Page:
John Anderson in the 1860s was one of an estimated 20,000 slaves who had made their way to Canada over the years. The movement swelled from a trickle to a flood after 1850, when the Americans passed a new and tougher Fugitive Slave Law. Escaped slaves who, until then, had felt safe in the "free" states decided to flee further, to Canada. More slaves were also leaving the plantations, and the loss of money and manpower was beginning to hurt the South. An exceptionally healthy and skilled slave was worth anywhere up to $2,000 ($40,000 in today’s money). With some estimates suggesting that 1,500 slaves fled every year in the 1850s, the South was literally hemorrhaging wealth. Sympathy for the slaves rose to new heights in Canada, where abolitionists were well organized and ready to protest decisions like that in the John Anderson case.

Anderson’s story had a happy ending. With public opinion insisting that he had acted in self-defence, the case passed to a higher court, and Anderson was released on a technicality. The Montreal Gazette was jubilant. “Anderson, the now celebrated fugitive slave, was in town yesterday, and called upon us…to return thanks for the manner in which Montrealers stood by him.”


© 2008, Virtual Museum of Canada. All Rights Reserved.

"John Brown's Body" commemorated the execution of a leading abolitionist in 1859.

John Brown’s body lies a-mold’ring in the grave.
John Brown’s body lies a-mold’ring in the grave.
John Brown’s body lies a-mold’ring in the grave.
His soul goes marching on.

Glory, Glory! Hallelujah!
Glory, Glory! Hallelujah!
Glory, Glory! Hallelujah!
His soul is marching on

He captured Harper’s Ferry with his nineteen men so true.
He frightened old Virginia till she trembled through and through.
They hung him for a traitor, themselves the traitor crew.
His soul is marching on.

Chorus

John Brown died that the slave might be free.
John Brown died that the slave might be free.
John Brown died that the slave might be free.
But his soul is marching on!

Chorus

The stars above in Heaven are looking kindly down.
The stars above in Heaven are looking kindly down.
The stars above in Heaven are looking kindly down
On the grave of old John Brown.

Chorus

Unknown, based on traditional tunes with many variations
Smithsonian Folkways Archival, The Glory of Negro History

UNITED STATES
© 2008, Smithsonian Folkways. All rights reserved.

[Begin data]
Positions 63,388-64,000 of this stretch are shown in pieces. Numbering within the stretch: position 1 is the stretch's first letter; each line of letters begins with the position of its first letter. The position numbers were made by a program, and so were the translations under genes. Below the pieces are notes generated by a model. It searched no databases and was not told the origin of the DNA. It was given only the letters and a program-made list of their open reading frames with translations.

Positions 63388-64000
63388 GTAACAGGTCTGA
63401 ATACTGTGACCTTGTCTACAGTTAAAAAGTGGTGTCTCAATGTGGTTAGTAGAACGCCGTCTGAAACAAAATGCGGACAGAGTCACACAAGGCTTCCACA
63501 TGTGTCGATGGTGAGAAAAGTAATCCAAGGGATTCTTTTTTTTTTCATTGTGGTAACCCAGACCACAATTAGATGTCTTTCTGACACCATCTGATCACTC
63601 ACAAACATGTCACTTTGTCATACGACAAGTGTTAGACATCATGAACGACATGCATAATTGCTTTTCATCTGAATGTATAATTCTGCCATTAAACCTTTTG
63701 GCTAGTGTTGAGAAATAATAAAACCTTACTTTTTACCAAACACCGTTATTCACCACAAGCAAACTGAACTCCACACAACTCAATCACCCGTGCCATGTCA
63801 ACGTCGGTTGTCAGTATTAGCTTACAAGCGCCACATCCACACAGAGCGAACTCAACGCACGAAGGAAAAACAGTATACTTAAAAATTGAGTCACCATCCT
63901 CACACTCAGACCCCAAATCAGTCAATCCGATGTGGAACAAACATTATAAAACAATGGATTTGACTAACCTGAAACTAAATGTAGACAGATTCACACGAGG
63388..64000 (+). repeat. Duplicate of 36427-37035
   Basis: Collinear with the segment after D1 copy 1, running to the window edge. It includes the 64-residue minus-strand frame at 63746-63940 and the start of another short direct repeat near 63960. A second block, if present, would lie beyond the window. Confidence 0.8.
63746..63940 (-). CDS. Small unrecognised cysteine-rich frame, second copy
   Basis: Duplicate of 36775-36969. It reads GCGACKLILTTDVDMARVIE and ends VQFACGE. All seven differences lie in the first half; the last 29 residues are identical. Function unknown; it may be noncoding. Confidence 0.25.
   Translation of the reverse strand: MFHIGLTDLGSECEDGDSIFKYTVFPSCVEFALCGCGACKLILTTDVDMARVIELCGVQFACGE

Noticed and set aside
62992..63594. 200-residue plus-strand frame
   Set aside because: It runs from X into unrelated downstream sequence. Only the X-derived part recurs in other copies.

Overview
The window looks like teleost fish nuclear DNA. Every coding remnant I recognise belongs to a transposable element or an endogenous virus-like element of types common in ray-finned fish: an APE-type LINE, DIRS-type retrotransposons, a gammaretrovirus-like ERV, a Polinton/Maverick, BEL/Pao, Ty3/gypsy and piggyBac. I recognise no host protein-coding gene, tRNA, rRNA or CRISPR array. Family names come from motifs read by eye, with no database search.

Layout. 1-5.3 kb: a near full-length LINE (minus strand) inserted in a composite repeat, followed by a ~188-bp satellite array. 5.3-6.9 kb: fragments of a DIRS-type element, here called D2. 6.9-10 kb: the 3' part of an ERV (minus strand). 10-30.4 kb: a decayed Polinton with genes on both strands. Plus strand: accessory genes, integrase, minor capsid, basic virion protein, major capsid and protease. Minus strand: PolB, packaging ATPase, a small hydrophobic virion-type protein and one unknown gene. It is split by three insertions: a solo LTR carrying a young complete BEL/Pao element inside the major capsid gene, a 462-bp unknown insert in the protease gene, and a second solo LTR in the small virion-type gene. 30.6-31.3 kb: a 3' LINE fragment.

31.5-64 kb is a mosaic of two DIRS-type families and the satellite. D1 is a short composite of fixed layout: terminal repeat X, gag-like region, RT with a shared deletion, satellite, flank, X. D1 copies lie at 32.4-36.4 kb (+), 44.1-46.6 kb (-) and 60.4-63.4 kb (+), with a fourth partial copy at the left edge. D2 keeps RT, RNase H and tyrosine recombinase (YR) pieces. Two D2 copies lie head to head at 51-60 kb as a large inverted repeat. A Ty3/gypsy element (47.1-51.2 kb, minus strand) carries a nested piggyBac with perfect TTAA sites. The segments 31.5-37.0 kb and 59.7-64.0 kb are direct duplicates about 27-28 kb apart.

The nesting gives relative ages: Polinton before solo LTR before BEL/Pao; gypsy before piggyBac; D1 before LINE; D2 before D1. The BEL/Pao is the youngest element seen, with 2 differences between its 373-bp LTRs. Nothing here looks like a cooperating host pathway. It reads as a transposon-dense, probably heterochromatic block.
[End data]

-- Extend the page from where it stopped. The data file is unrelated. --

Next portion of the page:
A song, composed by songwriter Stephen Foster in 1853, expressing the longing of a slave to return to his Kentucky home.

The sun shines bright in the old Kentucky home,
’Tis summer, the darkies are gay;
The corn-top’s ripe and the meadow’s in the bloom,
While the birds make music all the day.

The young folks roll on the little cabin floor,
All merry, all happy and bright;
By ’n’ by Hard Times comes a-knocking at the door,
Then my old Kentucky home, goodnight.

Chorus
Weep no more my lady
Oh! weep no more today!
We will sing one song for the old Kentucky home,
For the Old Kentucky Home far away.

Verse 2
They hunt no more for the possum and the coon,
On meadow, the hill and the shore,
They sing no more by the glimmer of the moon,
On the bench by the old cabin door.

The day goes by like a shadow o’er the heart,
With sorrow, where all was delight,
The time has come when the darkies have to part,
Then my old Kentucky home, goodnight.

Chorus
Verse 3
The head must bow and the back will have to bend,
Wherever the darky may go;
A few more days, and the trouble all will end,
In the field where the sugar-canes grow;

A few more days for to tote the weary load,
No matter, ’twill never be light;
A few more days till we totter on the road,
Then my old Kentucky home, goodnight.

Chorus

Stephen Foster, 1853
Smithsonian Folkways Archival

© 2008, Smithsonian Folkways. All Rights Reserved.


Learning Objectives

After reading, viewing and listening to media files in the Learning Object, students will be able to:

• identify persons who promoted the abolition of slavery;

• identify laws that had an effect on slavery in Canada and, as a result, on the movement of Black refugees to Canada;

• compare and contrast Canadian and American laws in regard to slavery between 1790s and 1860s;

• consider the impact of John Brown’s last words in a historical context; and

• explain some reasons why Loyalists who had brought slaves to Canada were unwilling to free them.